Welcome to Asking for a Friend, Grow's new money advice column. Got a question for one of our money experts? Email us at email@example.com.
Dear Asking for a Friend,
We realize we have some extra money in our emergency fund, which is great, and we want to do something smart with it besides just tucking it away for the long term. We're also putting money in retirement accounts and college funds.
We were thinking CDs, but does anyone do CDs anymore? We have also thought about doing some sort of socially responsible investing, rather than chasing the highest interest rate. We don't know if there is an FDIC-insured investment of that type but figured we'd ask.
If not, then I guess we just make money from whatever it is that these banks are investing in, and then give a percentage of it away to something socially responsible, as part of our overall charitable giving. We just would rather not inadvertently give money to people doing harm.
What do you think? Is there a relatively safe, relatively short-term way to use money wisely in a socially responsible way?
Saving for a Rainy Day
Dear Saving for a Rainy Day,
Congrats on creating a solid financial foundation. It's nice to hear that you've been able to save for both retirement and college — no small feat for parents these days. As far as where to park your extra money, before you do any investing, I would first make sure that you have enough in the account to cover at least six months, just in case an emergency does happen.
Then I'd like for you to answer this question: How do you want this money to work for you? What outcome would make you feel most fulfilled and satisfied? There are no wrong answers here. Once you have that in mind, you're ready to allocate those savings towards a new goal.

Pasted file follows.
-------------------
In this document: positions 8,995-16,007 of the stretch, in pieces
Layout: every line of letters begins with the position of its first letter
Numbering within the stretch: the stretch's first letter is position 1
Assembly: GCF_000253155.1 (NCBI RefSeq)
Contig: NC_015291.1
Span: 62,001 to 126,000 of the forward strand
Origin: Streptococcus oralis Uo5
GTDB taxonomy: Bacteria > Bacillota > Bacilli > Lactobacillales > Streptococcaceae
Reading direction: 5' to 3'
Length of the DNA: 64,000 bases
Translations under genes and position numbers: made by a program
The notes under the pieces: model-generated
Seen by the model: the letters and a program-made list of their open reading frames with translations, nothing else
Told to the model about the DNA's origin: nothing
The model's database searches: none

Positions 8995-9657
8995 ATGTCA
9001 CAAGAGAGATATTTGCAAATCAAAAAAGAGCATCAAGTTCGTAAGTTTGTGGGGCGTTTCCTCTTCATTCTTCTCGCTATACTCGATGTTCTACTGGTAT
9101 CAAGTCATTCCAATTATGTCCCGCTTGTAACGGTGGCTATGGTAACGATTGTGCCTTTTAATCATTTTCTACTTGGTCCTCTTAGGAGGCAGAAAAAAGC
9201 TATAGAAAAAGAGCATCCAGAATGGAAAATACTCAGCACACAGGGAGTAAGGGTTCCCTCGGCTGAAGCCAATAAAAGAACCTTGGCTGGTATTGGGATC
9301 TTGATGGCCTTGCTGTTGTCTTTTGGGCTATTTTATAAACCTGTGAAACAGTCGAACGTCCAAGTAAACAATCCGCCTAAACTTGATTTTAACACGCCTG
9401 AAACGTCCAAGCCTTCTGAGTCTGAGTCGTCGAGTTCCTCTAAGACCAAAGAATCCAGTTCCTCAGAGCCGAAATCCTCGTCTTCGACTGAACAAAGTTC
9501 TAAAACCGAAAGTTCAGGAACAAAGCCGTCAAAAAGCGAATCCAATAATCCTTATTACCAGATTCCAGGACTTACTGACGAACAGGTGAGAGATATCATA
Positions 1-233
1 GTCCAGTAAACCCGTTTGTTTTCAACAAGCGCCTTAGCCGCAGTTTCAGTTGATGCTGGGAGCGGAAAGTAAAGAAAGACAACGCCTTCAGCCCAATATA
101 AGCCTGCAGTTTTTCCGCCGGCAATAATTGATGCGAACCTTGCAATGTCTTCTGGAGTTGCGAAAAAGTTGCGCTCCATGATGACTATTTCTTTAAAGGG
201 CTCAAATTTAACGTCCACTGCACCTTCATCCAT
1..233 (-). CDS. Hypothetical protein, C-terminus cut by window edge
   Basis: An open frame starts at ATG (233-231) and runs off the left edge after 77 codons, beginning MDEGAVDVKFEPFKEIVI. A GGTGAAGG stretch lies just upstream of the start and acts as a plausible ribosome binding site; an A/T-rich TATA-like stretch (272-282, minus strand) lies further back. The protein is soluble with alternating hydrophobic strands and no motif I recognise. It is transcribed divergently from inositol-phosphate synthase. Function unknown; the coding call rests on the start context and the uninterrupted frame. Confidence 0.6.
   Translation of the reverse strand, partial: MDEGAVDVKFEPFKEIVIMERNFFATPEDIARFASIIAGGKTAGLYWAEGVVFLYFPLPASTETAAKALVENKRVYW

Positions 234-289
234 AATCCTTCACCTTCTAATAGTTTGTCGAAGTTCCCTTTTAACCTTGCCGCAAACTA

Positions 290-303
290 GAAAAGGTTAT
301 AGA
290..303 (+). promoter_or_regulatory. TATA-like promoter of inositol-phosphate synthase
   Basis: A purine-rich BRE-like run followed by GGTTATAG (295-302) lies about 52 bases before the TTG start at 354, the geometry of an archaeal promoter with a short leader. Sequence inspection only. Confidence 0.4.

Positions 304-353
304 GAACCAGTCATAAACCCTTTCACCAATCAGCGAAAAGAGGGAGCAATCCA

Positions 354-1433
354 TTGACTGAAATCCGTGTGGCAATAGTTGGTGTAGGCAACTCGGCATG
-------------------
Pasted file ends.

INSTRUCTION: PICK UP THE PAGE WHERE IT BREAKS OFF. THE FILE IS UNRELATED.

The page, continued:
If you want to invest in an asset that offers a predictable, or even a guaranteed return, because security is important to you, a certificate of deposit or CD might be your best option towards reaching that goal. And yes, people still invest in CDs!
Yields on CDs aren't that enticing when compared to, say, a stock's potential return over the long run. But if your risk tolerance is low, a CD might be the way to go. The good news is that all bank deposit accounts are protected by the Federal Deposit Insurance Corporation up to $250,000 per depositor in the event of a bank's failure.
As of November 2019, the yields on a one-year CD are going as high as 2.2%, depending on the financial institution and terms.
But I also hear that you're leaning towards making an impact — either through donating or investing in socially responsible investments. You're not alone: This is a trend. Socially responsible investing (SRI) has grown 40% year over year since 2016.
As you know, SRI is a form of investing that takes into account the environmental, social, and corporate governance factors of a company. The goal is that these investments will produce positive returns for investors and also make a beneficial impact on society.
But this would be an investment and, just like any market investment, it would be subject to risk and volatility.
If you anticipate needing this money back in the next five years or sooner, I wouldn't recommend investing in an SRI fund or anywhere that's going to make your cash vulnerable to market unpredictability. If you can say bye-bye to this money for many years to come, then you have more time to ride out and recover from any big dips in the market.
Last but not least, if you want to be charitable with this money, then writing a check to an organization you want to support can be a great way to make a direct impact. You can search for charities and nonprofits and see their ratings at sites like Charity Navigator and Charity Watch. And now's a better time than any. With the end of the year approaching, your contribution could count as a tax deduction for 2019 and help to reduce your taxes.
Bottom line: You've got options. The first step is to figure out your goals and risk tolerance. The right move is waiting for you.
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